Increasing HE enrolment and implications for quality

Sub-Saharan Africa is under increasing pressure to increase enrolment at higher education institutions as a result of recognition of the sector as being vital to development, rapid growth in young populations in African countries and improved access and success at school levels. But what are the implications of such pressures for quality of teaching and learning?

In a recent lecture at South Africa’s University of the Western Cape on “The Changing Higher Education Landscape in Africa: Its impact on quality”, former vice-chancellor of the University of Mauritius and former secretary-general of the Association of African Universities Professor Goolam Mohamedbhai said the main driver behind the changing landscape in higher education in Sub-Saharan Africa was increased tertiary student enrolment.

He added that some of the key strategies adopted by African countries to cater for the huge demand for tertiary education included increasing enrolment in existing public higher education institutions and the creation of new ones; the use of open and distance learning; facilitating the creation of local private higher education institutions (with public funding being insufficient to meet the growing pressure for access); and encouraging cross-border higher education.

Quality issues

Mohamedbhai, however, cautioned that the adoption of the above strategies could have a negative impact on the quality of teaching and learning in higher education institutions. He identified the following quality issues:

  • Increasing enrolment in public higher education institutions: This leads to “institutional massification” and results in a significant deterioration of quality if the higher education institutions enrol a far greater number of students than their carrying capacity.

  • The proliferation of private higher education institutions: In most countries, the number of private higher education institutions exceeds public ones. Although private enrolment is still comparatively low, it is rapidly increasing. Generally, with some notable exceptions, the quality of private higher education leaves much to be desired.

  • Expanding cross-border higher education: Cross-border higher education is not yet widespread in Africa and enrolment is still relatively low, but it is increasing rapidly. The most common modes in Africa are: franchising of courses through private organisations; offering courses through open and distance learning; setting up independent institutions with no ‘home’ tertiary institution; and branch campuses. Generally, there is insufficient control over cross-border higher education and most providers operate as for-profit higher education institutions, raising concern about their quality.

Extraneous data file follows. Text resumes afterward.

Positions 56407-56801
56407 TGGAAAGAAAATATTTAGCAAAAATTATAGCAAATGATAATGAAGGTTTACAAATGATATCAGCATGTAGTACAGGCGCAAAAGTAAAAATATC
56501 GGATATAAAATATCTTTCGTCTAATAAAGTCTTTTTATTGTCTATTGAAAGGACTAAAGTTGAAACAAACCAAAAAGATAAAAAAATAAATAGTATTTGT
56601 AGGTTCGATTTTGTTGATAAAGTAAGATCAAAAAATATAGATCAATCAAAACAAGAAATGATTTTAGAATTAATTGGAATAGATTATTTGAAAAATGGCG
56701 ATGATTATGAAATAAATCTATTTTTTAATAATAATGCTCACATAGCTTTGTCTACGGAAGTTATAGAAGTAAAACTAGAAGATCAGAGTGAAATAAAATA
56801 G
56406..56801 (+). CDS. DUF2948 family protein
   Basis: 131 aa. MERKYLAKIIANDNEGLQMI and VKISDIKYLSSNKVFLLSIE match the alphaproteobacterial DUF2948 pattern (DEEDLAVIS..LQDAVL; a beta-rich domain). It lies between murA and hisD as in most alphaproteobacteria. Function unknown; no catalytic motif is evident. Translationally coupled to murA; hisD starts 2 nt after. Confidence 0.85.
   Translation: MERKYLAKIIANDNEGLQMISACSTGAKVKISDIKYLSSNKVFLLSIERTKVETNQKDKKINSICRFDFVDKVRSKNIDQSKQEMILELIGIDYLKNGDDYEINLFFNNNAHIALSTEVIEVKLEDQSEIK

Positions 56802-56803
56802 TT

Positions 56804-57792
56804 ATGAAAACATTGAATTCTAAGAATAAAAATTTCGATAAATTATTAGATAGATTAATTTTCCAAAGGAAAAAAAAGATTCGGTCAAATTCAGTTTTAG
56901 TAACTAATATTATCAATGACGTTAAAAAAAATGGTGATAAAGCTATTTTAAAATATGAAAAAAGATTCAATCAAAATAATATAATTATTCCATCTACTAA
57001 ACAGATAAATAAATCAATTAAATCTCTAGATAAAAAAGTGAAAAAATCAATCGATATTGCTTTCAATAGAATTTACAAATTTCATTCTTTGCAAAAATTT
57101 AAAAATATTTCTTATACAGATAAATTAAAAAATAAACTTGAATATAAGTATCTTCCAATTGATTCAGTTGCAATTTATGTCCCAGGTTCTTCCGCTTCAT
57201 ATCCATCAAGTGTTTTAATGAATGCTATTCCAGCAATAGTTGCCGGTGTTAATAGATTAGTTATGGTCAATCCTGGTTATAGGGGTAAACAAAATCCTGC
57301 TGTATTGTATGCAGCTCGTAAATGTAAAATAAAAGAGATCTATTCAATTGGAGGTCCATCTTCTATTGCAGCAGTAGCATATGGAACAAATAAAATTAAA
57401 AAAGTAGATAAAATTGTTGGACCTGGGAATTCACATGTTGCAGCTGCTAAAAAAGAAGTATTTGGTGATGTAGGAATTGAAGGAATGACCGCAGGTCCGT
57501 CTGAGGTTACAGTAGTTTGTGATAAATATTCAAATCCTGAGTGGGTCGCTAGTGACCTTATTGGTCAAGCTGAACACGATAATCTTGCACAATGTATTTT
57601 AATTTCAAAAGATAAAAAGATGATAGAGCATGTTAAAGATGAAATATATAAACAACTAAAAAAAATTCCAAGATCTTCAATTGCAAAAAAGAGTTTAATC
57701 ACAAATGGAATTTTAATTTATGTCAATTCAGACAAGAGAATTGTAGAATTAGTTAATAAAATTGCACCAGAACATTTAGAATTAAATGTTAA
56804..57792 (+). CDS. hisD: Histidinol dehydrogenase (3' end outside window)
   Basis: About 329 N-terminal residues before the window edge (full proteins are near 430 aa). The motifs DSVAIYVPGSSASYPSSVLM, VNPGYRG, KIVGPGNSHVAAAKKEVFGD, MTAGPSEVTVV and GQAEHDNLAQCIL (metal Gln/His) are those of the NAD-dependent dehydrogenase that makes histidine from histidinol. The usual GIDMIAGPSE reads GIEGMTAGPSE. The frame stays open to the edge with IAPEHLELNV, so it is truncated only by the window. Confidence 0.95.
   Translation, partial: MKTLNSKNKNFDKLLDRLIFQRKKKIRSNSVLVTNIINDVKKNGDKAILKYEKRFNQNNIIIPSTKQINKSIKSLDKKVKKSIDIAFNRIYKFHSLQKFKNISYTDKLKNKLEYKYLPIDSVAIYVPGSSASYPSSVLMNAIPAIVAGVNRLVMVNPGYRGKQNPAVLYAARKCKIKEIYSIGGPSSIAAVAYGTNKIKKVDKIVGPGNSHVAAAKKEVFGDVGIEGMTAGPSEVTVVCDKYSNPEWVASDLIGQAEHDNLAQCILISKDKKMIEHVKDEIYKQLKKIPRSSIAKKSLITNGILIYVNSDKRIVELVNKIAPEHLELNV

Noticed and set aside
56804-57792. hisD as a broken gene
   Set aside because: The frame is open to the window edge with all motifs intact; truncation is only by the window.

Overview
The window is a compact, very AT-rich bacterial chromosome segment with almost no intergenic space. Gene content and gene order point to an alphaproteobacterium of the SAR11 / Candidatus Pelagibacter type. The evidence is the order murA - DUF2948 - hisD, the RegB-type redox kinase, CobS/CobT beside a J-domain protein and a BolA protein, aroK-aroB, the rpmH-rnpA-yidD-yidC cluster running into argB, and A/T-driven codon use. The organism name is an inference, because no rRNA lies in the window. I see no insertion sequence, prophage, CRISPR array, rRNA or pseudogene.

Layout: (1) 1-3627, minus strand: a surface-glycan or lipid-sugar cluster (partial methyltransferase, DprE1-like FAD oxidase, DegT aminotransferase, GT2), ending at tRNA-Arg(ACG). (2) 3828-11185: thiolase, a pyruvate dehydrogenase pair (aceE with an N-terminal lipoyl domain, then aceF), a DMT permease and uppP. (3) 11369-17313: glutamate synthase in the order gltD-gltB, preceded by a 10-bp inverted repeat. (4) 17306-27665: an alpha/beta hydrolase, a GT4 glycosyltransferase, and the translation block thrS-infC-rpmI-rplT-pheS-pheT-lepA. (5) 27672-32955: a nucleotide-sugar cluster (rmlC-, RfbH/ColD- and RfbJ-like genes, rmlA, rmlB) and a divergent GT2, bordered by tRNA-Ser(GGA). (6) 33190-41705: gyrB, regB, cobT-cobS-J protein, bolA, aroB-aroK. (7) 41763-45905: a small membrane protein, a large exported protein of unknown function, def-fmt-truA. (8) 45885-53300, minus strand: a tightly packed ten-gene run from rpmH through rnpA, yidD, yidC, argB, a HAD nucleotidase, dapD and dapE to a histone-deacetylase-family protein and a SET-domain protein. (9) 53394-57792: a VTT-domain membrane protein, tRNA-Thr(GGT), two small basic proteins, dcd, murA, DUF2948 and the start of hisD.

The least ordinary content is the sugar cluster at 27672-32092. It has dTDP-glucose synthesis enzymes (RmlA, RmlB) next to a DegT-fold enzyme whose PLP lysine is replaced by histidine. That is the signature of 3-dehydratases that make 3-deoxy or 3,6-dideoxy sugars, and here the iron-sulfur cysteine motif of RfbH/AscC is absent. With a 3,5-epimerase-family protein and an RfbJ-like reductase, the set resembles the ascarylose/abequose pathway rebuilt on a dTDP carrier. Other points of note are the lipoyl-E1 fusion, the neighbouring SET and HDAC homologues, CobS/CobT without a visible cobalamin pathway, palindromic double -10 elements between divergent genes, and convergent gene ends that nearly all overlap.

• Shortage of qualified faculty: Increased enrolment without a commensurate increase in faculty is causing a deterioration in the quality of teaching and learning. Heavy teaching loads also leave no time for research and many faculty members do part-time teaching in private institutions after work. Poor salaries make it difficult to attract or retain qualified faculty and existing ones are either about to retire or are heavily into administration. Also, the proportion of staff with PhDs is low. Upgrading them would take many years and the quality of the PhD, acquired simply because of an institutional requirement, might be questionable.

  • Lack of accurate institutional data: Most higher educational institutions do not keep comprehensive and consistent institutional data, yet it is vital for assessing quality. Often, records are kept manually in registers and data from different sections in the same institution do not corroborate. More importantly, it is rarely analysed for policy-making and planning.

  • Corruption: Corruption in higher education is prevalent in both developing and developed countries, although the factors and actors may be different. Corruption occurs at all levels: setting up of institutions, appointment of leaders and faculty, student admissions, examinations, finance, research and publications, etc. With the expanding higher education sector in Africa, corruption is bound to increase and will seriously threaten quality.
Quality assurance

Mohamedbhai recommended that all the above issues be addressed through quality assurance (QA) agencies and identified several QA initiatives at national, regional and continental level and the challenges they are facing.